Varicose Veins During Pregnancy

Varicose Veins During Pregnancy

Varicose or enlarged veins usually occur in your lower legs, but may extend into the Pelvic area. They are caused by your enlarged uterus which presses on your abdominal veins and interferes with the return of blood from your legs. Varicose veins usually shrink and disappear during the first few weeks after the baby is born. However, it is wiser to try to avoid varicose veins than cure them.

You can help avoid varicose veins by not wearing tight garters, stockings, or socks. If at all possible, do not stand in one place for long periods of time. If your job require's you to stand, walk around at break time to improve circulation. If you can, sit down and put your feet up occasionally. Jobs in which you sit most of the day often aggravate varicose veins. Do not sit with your legs crossed or with the pressure of a chair under your knees. If traveling by car, take frequent rest stops and walk around. Support hose will help you prevent varicose veins.

If you have varicose veins or swelling in your legs, lie on a bed, couch, or floor and raise your feet and legs up in the air, resting your heels against the wall. Take this position for 2 to 5 minutes several times a day. if you are using a compression product this may not be necessary

If you have severe varicose veins, you will be advised to wear a higher compression stocking all day. Support hose (low compression) are not as effective as elastic stockings. Put elastic stockings on before you get out of bed in the morning, before your veins become swollen with blood. Take them off just before you go to bed. Wash them in mild soap after every wearing.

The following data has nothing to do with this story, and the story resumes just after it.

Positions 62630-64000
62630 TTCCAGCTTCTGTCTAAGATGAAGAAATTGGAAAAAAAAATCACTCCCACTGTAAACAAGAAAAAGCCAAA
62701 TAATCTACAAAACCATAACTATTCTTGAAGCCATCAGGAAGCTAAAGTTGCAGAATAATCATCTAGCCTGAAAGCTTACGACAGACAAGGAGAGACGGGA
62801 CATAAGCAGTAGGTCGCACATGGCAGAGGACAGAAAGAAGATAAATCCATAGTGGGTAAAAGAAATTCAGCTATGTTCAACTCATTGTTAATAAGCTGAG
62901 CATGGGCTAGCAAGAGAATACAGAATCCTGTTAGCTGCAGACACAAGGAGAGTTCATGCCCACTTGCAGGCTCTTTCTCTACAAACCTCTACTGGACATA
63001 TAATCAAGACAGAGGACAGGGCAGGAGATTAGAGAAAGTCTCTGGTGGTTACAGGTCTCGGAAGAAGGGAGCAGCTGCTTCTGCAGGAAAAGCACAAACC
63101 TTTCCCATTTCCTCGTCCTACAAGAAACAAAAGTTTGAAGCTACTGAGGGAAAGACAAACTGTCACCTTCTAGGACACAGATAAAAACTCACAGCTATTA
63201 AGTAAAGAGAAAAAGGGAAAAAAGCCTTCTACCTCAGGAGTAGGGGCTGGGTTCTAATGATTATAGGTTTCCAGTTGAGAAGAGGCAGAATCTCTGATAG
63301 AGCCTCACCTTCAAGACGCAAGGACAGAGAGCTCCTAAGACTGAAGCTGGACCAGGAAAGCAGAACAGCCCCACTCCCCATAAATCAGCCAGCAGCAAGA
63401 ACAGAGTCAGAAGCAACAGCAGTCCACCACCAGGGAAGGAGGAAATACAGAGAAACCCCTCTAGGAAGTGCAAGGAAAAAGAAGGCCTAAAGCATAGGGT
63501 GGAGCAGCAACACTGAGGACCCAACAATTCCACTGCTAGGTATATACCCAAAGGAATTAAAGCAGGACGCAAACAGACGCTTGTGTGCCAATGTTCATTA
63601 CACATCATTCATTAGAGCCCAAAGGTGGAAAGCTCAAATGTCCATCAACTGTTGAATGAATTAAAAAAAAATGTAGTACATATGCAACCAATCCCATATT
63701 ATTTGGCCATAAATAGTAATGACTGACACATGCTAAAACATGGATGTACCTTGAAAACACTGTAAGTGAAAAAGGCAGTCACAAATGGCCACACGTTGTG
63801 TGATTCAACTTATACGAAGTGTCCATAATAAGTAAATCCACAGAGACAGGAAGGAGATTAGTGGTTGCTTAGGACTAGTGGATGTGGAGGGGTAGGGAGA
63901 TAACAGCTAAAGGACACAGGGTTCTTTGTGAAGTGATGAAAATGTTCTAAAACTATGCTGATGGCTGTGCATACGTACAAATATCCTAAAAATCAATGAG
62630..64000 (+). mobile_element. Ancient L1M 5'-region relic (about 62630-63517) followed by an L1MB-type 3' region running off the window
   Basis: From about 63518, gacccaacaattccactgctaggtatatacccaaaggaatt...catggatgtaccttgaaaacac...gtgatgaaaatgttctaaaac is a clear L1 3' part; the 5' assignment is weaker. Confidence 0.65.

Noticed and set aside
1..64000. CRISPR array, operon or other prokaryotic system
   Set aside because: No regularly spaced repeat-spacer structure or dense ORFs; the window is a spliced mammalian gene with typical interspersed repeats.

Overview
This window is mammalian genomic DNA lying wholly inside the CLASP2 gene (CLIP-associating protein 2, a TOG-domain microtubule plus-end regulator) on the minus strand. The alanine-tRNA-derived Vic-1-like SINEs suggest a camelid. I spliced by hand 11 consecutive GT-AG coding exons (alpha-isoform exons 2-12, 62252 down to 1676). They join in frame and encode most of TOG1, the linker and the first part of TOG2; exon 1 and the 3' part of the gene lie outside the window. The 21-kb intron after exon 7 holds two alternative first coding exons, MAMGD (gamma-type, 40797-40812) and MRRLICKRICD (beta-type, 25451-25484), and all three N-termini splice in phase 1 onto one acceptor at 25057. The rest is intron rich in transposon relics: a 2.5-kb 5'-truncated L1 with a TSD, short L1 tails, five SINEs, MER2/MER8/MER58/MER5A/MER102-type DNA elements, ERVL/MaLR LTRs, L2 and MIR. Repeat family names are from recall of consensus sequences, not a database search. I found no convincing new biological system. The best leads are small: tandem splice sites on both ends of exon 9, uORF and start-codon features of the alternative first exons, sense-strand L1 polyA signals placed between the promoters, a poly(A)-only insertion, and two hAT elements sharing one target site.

If you have varicose veins around your vaginal area, try to take frequent rest periods. Lie down with a pillow under your buttocks. This position elevates your hips and should give you some relief. You can use a V2 Supporter to help prevent the varicose veins.

Leg Cramps

Leg cramps are more common during the latter months of your pregnancy and are generally due to pressure from the enlarged uterus. They frequently occur in bed. You can often get relief from leg cramps by heat, massage, or stretching the calf muscle. Here are two exercises that may help:

  • Begin by standing about 6 inches away from a sturdy chair and holding on to the back of it. Slide the foot of the leg that is cramping as far backward as you can while keeping your heel on the floor. Bend the knee of your other leg as you slide the foot. Hold onto the chair and slide the foot back to the starting position. Repeat.
  • If you have someone to help you, lie down on the bed or floor and straighten your cramped leg. Have your helper push down against your knee with one hand and push up against the sole of your foot with the other hand so that your foot is at a right angle to your leg. Release and repeat several times. If cramps continue, tell your doctor.